In mid-1800's England, Oscar is a young Anglican priest, a misfit and an outcast, but with the soul of an angel. As a boy, even though from a strict Pentecostal family, he felt God told him... See full summary »
A woman takes the law into her own hands after police ignore her pleas to arrest the man responsible for her husband's death, and finds herself not only under arrest for murder but falling in love with an officer.
The group of women from different countries and social levels are prisoners in a Japanese POW camp, where one of them, Adrienne, who is a graduate of the Royal Academy of Music, organizes a vocal band in spite of their guards resistance. Written by
The film is based on actual true events and according to the end coda, the film was inspired by the reminisces of the actual women prisoners of war, many of whom became life-long friends after the ordeal. See more »
An early night scene of the women swimming ashore (set in the week after 10 February 1942) shows the full moon. The moon was between last quarter and new moon that week. See more »
Gripping and uplifting true story of women faced with indomitable odds.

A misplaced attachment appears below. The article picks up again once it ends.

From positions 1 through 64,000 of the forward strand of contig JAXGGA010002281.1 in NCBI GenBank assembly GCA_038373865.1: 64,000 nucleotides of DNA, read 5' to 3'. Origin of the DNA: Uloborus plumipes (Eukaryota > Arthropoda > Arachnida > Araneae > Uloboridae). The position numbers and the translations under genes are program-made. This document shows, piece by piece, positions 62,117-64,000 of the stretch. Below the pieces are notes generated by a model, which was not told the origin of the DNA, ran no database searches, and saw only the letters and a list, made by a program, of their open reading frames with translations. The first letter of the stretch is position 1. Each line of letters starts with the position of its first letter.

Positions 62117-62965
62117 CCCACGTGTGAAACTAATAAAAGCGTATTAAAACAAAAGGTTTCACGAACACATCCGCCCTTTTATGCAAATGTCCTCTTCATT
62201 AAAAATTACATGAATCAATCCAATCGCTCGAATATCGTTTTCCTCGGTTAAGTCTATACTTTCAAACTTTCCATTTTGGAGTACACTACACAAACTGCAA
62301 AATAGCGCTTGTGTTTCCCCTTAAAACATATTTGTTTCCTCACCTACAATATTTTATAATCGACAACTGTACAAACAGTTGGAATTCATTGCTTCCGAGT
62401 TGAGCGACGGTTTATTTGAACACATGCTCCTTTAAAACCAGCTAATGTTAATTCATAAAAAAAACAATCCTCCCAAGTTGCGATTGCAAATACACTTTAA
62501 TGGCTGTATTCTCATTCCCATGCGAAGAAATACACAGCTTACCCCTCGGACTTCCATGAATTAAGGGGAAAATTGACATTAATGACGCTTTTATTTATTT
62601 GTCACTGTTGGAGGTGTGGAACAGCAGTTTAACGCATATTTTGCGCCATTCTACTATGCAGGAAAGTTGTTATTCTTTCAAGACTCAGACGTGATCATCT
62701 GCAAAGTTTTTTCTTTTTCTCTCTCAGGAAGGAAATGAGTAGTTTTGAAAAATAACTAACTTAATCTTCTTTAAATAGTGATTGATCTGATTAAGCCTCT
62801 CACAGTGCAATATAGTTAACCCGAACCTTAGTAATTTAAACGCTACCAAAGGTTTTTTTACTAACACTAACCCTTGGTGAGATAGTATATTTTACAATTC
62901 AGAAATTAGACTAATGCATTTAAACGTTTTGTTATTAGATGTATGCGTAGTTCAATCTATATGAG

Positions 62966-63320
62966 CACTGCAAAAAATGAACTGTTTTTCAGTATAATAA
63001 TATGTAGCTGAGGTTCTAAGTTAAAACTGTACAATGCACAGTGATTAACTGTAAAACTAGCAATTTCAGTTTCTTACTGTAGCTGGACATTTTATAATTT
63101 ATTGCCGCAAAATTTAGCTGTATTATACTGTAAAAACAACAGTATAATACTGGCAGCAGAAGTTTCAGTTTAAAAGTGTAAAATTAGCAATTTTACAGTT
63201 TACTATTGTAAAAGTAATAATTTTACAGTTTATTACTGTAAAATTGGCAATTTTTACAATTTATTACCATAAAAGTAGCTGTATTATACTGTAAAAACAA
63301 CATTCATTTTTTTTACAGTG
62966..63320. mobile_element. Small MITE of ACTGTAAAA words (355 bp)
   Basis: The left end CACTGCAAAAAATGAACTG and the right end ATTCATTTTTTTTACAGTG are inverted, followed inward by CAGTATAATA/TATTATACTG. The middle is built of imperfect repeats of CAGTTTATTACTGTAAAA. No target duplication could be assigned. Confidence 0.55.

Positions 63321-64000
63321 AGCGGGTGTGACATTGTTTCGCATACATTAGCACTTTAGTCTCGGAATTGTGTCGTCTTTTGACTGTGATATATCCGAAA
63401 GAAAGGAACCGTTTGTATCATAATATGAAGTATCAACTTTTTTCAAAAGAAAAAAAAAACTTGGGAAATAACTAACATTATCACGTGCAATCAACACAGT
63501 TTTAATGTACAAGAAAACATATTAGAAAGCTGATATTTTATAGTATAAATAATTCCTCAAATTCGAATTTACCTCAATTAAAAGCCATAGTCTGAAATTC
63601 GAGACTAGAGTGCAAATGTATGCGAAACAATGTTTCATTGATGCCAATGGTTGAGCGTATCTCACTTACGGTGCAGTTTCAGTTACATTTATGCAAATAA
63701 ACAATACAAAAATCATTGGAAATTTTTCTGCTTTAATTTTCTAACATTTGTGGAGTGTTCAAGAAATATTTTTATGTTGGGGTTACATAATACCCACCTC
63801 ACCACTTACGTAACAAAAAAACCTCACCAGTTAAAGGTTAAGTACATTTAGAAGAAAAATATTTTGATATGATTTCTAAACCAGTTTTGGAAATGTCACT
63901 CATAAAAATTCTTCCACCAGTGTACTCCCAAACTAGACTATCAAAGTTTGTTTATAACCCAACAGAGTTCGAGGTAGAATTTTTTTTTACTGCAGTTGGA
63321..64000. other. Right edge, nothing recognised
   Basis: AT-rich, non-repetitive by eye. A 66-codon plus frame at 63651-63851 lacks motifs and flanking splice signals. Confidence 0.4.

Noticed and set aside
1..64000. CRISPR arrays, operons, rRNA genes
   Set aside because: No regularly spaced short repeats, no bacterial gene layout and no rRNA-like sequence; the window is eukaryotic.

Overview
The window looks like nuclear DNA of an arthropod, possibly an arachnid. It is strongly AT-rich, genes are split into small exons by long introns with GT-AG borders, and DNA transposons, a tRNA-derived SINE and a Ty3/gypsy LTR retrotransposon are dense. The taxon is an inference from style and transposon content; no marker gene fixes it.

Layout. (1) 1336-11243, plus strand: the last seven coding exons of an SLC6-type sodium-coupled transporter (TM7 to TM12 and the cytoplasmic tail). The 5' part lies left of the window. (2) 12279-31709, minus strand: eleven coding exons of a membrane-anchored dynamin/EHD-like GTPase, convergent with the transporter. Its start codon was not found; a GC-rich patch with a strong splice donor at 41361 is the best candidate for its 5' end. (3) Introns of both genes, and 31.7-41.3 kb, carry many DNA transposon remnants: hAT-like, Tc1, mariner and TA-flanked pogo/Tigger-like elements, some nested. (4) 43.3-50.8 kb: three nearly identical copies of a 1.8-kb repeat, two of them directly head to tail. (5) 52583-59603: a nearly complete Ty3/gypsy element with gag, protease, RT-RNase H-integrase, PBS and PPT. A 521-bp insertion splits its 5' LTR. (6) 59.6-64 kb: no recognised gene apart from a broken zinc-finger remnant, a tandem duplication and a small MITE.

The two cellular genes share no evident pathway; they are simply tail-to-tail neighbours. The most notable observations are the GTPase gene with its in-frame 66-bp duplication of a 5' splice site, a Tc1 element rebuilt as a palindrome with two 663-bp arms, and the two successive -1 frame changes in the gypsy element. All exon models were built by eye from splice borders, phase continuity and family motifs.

This film gripped me from the opening scene in the hotel ballroom and prooved to be a class act right to the end. Director Bruce Beresford's track record includes Driving Miss Daisy, Tender Mercies and Breaker Morant, so Paradise Road came as a special treat, not realising at the time of viewing that he had directed these films. The realistic scenes of violence had a tremendous impact in contrast to some of the wonderful underplaying of the leading actresses, notably Glenn Close and Pauline Collins. The Japanese actors, although unknown to me were chillingly effective. I can only hope for more films of this calibre but alas they are few and far between.
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